.msi payloads for the first time this month as well, but we are uncertain why either has opted to make such a change.
In our analysis of these ZLoader
.msi payloads, we found that the packages integrate the delivery of a legitimate remote monitoring management (RMM) utility known as Atera. Malware dropping Atera is cause for concern because adversaries have deployed AteraAgent as a ransomware precursor. If you do not utilize Atera services within your organization, consider taking steps to detect and prevent network communications to Atera infrastructure, as it may be indicative of malicious activity. If you are interested in detecting threats utilizing RMM software, you can read more about this type of activity in one of our latest blogs.
Detection Opportunity: Atera Agent Regmod
This detection opportunity will identify any registry modifications consistent with Atera Agent utilization:
We also observed adversaries distributing later variations of ZLoader as a mountable Virtual Hard Disk
.vhd file. Malicious use of
.vhd files is still uncommon, though this shift is consistent with a broader trend of adversaries leveraging other virtual disc formats, like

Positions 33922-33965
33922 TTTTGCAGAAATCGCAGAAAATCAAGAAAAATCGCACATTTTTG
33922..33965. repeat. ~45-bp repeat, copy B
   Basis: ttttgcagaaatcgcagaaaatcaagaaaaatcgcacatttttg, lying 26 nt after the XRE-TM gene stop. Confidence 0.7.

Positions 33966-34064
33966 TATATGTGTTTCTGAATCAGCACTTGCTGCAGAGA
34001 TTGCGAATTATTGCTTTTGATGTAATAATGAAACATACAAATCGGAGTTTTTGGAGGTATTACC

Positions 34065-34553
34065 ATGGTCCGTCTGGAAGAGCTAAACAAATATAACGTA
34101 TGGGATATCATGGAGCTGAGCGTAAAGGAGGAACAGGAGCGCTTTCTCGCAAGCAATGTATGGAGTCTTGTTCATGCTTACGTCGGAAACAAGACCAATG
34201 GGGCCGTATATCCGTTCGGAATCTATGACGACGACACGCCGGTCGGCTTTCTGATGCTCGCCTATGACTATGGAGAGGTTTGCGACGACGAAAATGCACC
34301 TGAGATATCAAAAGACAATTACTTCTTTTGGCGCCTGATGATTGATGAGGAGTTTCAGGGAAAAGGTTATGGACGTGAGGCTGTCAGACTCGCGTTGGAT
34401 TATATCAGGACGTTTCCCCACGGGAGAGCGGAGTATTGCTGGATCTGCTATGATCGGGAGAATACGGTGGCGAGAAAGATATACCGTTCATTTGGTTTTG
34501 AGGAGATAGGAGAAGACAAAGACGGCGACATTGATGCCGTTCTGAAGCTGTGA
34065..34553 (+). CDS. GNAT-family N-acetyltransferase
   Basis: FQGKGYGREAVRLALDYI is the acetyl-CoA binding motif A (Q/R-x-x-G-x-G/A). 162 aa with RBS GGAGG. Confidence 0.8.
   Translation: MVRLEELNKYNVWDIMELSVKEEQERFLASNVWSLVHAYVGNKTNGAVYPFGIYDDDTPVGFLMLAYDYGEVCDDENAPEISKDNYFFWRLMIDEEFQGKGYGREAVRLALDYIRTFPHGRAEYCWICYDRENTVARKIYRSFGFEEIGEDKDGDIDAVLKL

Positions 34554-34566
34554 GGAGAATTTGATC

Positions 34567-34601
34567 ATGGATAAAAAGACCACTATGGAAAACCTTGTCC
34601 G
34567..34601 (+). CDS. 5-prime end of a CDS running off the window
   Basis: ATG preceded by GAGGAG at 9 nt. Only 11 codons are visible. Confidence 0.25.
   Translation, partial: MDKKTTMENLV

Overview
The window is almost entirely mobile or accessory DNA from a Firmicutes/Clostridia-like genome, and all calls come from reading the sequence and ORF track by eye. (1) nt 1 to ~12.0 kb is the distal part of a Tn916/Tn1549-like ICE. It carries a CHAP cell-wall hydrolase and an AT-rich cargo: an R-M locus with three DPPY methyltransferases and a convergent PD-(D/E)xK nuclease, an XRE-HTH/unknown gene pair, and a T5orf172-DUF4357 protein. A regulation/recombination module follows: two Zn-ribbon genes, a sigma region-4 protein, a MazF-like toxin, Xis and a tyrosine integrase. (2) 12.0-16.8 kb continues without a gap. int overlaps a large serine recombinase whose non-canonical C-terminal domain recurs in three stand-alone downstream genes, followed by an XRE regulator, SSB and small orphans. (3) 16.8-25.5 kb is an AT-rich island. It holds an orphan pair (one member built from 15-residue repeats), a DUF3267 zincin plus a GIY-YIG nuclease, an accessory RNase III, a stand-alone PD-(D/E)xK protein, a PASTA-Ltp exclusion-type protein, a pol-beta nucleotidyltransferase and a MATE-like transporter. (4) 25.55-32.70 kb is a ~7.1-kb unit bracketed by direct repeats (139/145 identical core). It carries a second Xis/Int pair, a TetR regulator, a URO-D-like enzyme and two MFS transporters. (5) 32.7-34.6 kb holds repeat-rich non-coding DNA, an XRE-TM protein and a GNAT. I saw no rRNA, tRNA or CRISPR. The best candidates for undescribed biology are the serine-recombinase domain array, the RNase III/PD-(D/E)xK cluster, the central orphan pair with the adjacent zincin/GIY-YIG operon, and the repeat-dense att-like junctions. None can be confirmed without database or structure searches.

.iso files, to encapsulate payloads and evade security controls. Though we do not know exactly why adversaries have refrained from adopting the
.vhd format more, native support for the
.vhd format is a relatively new addition as of Windows 8. It may only be a matter of time until we see additional adversaries opting to use the format more often.
Detection Opportunity: Browser Writing VHD
This detection opportunity will identify most enterprise-approved browsers writing VHD files to disk:
process_name == (
BlackByte bites back against defenses
This month, we observed the BlackByte ransomware variant impacting a customer environment in some unique ways. BlackByte is a relatively new variant; it first appeared in public reports around July 2021, and its operators launched a new extortion leak site in September. Some interesting BlackByte TTPs that we’ve observed include: